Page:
A high-tech entrepreneur living and thriving in North Carolina, Mbye Njie, a black man, feels he deserves to enjoy the fruits and spoils of the kind of success that he has earned as a businessman. But his presence in predominantly white business environments and, especially in Caucasian neighborhoods, has alarmed the natives. That means Caucasian police officers will not be long off before they initiate irritating, trivial and meaningless stops to find out who he is, why he is there, where he is going and where he lives.
Njie told the media that he became so frustrated and incensed at being stopped by the police that he developed an app to combat racial profiling.
Njie, 36, is a tech connoisseur who, according to the Charlotte Observer, has created a smartphone app called Legal Equalizer, which is constructed to help citizens understand their rights during police stops. And if you are Black, that probably means the stops will happen often.
The Legal Equalizer has some dazzling, eye-popping features that have never-before been developed on a smartphone, including:
- During a stop, it alerts selected contacts in your phone that you’ve been pulled over by a police officer;
- It features a built-in video feature which uses your phone’s camera to record the interaction;
- The video is automatically saved to the app, preventing it from being deleted directly from your cellphone by anyone, whether it is the user or the police officer;
- Folks may be confused about what their rights are when they are stopped by the police. Njie’s smartphone app will help you learn what you need to know regardless of whatever state you are stopped in.
Njie, told the Observer that the app was born out of anger because of the number of stops he’s had to endure in North Carolina and Georgia, mostly for alleged minor traffic infractions.
As a student at Davidson College, Njie said it was just as bad. “If you went off campus 10 times, every four to six times, as a young Black male, you’re going to get pulled over by a police officer from the town of Davidson. Most times, they would try to search your car and ask you questions,” he said.
Njie said he still encounters the same racial profiling situations by police in Georgia.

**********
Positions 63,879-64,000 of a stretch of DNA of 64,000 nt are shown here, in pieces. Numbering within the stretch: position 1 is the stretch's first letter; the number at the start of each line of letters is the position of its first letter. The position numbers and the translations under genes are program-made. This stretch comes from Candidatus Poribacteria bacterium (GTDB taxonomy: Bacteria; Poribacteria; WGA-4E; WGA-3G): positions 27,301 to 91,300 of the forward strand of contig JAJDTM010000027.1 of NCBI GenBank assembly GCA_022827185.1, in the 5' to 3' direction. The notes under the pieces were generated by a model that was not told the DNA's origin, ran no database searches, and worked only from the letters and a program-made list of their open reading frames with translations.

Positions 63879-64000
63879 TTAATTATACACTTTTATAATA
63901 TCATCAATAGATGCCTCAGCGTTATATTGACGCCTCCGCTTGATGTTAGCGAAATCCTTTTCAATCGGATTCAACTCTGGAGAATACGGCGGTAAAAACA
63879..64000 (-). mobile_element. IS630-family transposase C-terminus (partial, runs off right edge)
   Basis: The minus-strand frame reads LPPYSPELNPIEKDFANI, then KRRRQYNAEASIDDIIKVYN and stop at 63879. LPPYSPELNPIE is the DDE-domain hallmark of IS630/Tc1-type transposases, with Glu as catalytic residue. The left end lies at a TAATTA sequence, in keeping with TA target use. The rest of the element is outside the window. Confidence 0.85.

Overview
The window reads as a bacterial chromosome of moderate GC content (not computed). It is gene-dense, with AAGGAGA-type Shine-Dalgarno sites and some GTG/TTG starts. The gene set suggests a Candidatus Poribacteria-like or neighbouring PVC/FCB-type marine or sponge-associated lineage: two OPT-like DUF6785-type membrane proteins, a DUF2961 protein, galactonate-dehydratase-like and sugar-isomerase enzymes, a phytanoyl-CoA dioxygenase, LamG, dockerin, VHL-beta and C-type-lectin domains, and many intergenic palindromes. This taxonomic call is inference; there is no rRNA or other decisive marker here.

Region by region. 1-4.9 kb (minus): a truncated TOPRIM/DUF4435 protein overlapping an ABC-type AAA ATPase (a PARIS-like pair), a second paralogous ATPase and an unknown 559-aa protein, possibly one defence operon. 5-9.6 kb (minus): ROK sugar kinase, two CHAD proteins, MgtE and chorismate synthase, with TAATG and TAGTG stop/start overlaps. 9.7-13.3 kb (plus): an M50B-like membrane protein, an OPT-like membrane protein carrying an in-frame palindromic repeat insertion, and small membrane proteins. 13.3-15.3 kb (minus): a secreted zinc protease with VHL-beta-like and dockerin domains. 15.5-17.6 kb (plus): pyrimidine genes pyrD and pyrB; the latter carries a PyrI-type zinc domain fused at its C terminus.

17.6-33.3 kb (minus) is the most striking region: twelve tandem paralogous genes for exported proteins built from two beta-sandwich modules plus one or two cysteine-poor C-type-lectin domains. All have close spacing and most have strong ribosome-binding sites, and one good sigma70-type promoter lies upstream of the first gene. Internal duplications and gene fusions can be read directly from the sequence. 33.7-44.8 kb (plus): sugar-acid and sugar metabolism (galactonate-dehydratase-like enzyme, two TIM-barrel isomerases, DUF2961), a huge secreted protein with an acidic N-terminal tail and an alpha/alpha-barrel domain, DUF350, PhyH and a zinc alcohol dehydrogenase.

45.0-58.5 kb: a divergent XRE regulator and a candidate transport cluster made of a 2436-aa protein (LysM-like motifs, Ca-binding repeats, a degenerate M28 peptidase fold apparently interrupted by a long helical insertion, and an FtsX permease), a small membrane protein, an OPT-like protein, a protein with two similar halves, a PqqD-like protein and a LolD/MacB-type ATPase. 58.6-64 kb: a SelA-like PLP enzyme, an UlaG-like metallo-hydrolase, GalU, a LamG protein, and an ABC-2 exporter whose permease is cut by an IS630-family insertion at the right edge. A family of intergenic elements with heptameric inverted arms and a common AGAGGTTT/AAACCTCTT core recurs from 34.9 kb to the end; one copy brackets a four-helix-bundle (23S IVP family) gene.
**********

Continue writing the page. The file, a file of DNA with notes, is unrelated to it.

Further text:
He launched the first version of the Legal Equalizer app in 2015, a year after Michael Brown was shot and killed by a police officer in Ferguson, Missouri. and the hashtag #BlackLivesMatter took center stage. At that time, the app was marketed largely as a police watchdog tool.
In late 2016, after launching Legal Equalizer to combat racial profiling, he sent out a tweet criticizing Dr. Cedric Alexander, then DeKalb County’s director of public safety in Georgia. Alexander, who is also Black, responded to Njie: “Find a way to make a difference and not just complain. Get on the resolution train.”
Little did Njie know, this conversation, replete with an admonishment to find solutions, would change the course of his life.
Alexander later gave Njie his phone number and offered to have a sit-down meeting.
At that meeting, Njie showed him the Legal Equalizer app and explained how it worked. Njie says Alexander, who is now deputy mayor of Rochester, New York, supports the Legal Equalizer app as a citizen education tool.
There is a potentially dangerous downside to this, Alexander said. He wants to implore people armed with new information to avoid using the app to go back and forth and argue about the laws with police officers. That can cause the situation to escalate quickly, Alexander reasons, and the only person to get hurt is the man or woman being pulled over.
In addition to combating racial profiling, Njie hopes to broaden the app’s tools to be useful for victims of domestic violence and people targeted by immigration officers, according to the Observer.